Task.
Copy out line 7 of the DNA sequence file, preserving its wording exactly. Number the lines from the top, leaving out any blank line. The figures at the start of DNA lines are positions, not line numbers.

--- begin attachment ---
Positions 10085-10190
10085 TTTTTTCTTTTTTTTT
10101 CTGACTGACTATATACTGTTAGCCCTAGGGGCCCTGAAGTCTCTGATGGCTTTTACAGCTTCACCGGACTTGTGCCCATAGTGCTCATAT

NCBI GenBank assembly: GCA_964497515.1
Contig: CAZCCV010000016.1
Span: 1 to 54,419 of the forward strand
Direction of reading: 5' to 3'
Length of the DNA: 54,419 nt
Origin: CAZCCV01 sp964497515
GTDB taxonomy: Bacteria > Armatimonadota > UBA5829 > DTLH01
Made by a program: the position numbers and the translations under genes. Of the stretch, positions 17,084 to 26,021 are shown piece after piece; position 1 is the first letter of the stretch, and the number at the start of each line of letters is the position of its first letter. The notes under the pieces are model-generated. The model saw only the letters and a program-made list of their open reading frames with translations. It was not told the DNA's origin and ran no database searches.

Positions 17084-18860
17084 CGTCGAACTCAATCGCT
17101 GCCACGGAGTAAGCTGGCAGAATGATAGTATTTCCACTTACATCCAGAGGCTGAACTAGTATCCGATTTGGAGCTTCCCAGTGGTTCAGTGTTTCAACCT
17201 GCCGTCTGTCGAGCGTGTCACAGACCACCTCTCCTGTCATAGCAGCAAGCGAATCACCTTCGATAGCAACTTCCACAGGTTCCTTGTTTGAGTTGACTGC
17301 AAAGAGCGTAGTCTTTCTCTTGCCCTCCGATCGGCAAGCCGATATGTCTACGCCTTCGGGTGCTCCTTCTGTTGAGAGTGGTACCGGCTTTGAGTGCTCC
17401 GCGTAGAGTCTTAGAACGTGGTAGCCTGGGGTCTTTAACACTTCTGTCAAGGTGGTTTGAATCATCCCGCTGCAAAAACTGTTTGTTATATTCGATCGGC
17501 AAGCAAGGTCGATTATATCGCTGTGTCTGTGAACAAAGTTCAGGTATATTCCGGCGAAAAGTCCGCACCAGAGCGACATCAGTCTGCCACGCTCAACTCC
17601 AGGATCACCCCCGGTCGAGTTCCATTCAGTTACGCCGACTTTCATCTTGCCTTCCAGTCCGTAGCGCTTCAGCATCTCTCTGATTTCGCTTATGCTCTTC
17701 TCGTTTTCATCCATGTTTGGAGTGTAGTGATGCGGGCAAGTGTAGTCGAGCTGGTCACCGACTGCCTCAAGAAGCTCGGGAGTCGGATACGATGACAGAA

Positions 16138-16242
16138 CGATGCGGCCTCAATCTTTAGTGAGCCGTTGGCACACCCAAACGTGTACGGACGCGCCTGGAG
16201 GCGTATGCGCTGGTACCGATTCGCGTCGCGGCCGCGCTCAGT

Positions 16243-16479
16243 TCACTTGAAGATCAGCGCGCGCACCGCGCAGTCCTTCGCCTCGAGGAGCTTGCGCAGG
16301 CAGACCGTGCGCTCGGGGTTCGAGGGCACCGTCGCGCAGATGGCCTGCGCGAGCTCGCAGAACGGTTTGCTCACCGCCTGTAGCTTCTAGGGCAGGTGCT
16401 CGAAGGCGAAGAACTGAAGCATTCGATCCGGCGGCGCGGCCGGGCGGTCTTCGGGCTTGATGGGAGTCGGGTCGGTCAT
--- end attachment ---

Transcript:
Direction of reading: 5' to 3'